In this issue

Jonathan Tobin: Defending the Right to a Jewish State

Heather Hale: Compliment your kids without giving them big heads

Megan Shauri: 10 ways you are ruining your own happiness

Carolyn Bigda: 8 Best Dividend Stocks for 2015

Kiplinger's Personal Finance editors: 7 Things You Didn't Know About Paying Off Student Loans

Samantha Olson: The Crucial Mistake 55% Of Parents Are Making At Their Baby's Bedtime

Densie Well, Ph.D., R.D. Open your eyes to yellow vegetables

The Kosher Gourmet by Megan Gordon With its colorful cache of purples and oranges and reds, COLLARD GREEN SLAW is a marvelous mood booster --- not to mention just downright delish
April 18, 2014

Rabbi Yonason Goldson: Clarifying one of the greatest philosophical conundrums in theology

Caroline B. Glick: The disappearance of US will

Megan Wallgren: 10 things I've learned from my teenagers

Lizette Borreli: Green Tea Boosts Brain Power, May Help Treat Dementia

John Ericson: Trying hard to be 'positive' but never succeeding? Blame Your Brain

The Kosher Gourmet by Julie Rothman Almondy, flourless torta del re (Italian king's cake), has royal roots, is simple to make, . . . but devour it because it's simply delicious

April 14, 2014

Rabbi Dr Naftali Brawer: Passover frees us from the tyranny of time

Greg Crosby: Passing Over Religion

Eric Schulzke: First degree: How America really recovered from a murder epidemic

Georgia Lee: When love is not enough: Teaching your kids about the realities of adult relationships

Cameron Huddleston: Freebies for Your Lawn and Garden

Gordon Pape: How you can tell if your financial adviser is setting you up for potential ruin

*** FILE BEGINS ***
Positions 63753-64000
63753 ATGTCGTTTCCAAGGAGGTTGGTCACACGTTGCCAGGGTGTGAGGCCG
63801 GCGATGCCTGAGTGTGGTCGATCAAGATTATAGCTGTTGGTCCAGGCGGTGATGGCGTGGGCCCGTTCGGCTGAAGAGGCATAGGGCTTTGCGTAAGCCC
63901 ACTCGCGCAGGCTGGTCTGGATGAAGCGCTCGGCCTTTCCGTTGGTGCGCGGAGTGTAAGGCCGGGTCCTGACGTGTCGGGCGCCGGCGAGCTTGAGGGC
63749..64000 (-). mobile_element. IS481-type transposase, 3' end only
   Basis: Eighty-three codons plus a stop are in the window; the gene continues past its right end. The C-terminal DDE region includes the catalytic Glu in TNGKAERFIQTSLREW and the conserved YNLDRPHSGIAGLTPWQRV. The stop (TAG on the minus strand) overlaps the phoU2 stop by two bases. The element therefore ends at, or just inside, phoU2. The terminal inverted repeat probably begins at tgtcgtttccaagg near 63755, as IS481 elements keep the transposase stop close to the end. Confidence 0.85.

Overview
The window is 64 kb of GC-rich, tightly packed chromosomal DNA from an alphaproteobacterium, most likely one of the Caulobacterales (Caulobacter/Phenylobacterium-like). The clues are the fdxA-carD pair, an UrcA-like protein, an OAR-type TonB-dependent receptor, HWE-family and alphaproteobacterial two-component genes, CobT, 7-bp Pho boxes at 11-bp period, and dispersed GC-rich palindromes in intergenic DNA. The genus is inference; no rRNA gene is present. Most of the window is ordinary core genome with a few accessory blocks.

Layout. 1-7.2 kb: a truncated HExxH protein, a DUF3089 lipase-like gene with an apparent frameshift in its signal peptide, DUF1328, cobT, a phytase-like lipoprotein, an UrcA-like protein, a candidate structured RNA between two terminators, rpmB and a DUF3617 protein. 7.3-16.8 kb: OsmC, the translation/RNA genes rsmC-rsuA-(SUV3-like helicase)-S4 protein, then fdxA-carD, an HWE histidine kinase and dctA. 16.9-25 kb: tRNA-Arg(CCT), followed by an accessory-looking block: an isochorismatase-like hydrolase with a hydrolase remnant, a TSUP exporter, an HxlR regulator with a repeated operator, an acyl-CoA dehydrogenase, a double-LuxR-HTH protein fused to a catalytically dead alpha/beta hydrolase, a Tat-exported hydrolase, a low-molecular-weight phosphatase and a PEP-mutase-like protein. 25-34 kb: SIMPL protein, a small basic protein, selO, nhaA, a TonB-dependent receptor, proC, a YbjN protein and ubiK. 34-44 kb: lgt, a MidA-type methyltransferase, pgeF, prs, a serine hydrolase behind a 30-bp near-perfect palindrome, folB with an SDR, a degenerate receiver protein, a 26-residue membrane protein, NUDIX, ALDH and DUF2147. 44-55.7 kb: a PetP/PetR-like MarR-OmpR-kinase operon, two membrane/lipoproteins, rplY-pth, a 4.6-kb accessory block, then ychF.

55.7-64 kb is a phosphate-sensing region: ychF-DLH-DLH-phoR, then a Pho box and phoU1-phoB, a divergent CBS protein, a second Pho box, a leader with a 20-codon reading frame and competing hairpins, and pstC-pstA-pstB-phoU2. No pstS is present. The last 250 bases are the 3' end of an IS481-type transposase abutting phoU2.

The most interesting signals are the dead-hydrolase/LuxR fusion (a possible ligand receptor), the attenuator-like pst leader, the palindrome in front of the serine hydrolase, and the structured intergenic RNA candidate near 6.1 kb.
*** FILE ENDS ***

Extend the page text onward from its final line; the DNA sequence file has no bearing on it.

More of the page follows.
Dana Dovey: Up to 500,000 people die each year from hepatitis C-related liver disease. New Treatment Has Over 90% Success Rate

Justin Caba: Eating Watermelon Can Help Control High Blood Pressure

The Kosher Gourmet by Joshua E. London and Lou Marmon Don't dare pass over these Pesach picks for Manischewitz!

April 11, 2014

Rabbi Hillel Goldberg: Silence is much more than golden

Caroline B. Glick: Forgetting freedom at Passover

Susan Swann: How to value a child for who he is, not just what he does

Cameron Huddleston: 7 Financial Tasks You Should Tackle Right Now

Sandra Block and Lisa Gerstner: How to Profit From Your Passion

Susan Scutti: A Simple Blood Test Might Soon Diagnose Cancer

Chris Weller: Have A Slow Metabolism? Let Science Speed It Up For You

The Kosher Gourmet by Diane Rossen Worthington Whitefish Terrine: A French take on gefilte fish

April 9, 2014

Jonathan Tobin: Why Did Kerry Lie About Israeli Blame?

Samuel G. Freedman: A resolution 70 years later for a father's unsettling legacy of ashes from Dachau

Jessica Ivins: A resolution 70 years later for a father's unsettling legacy of ashes from Dachau

Kim Giles: Asking for help is not weakness

Kathy Kristof and Barbara Hoch Marcus: 7 Great Growth Israeli Stocks

Matthew Mientka: How Beans, Peas, And Chickpeas Cleanse Bad Cholesterol and Lowers Risk of Heart Disease

Sabrina Bachai: 5 At-Home Treatments For Headaches

The Kosher Gourmet by Daniel Neman Have yourself a matzo ball: The secrets bubby never told you and recipes she could have never imagined

April 8, 2014

Lori Nawyn: At Your Wit's End and Back: Finding Peace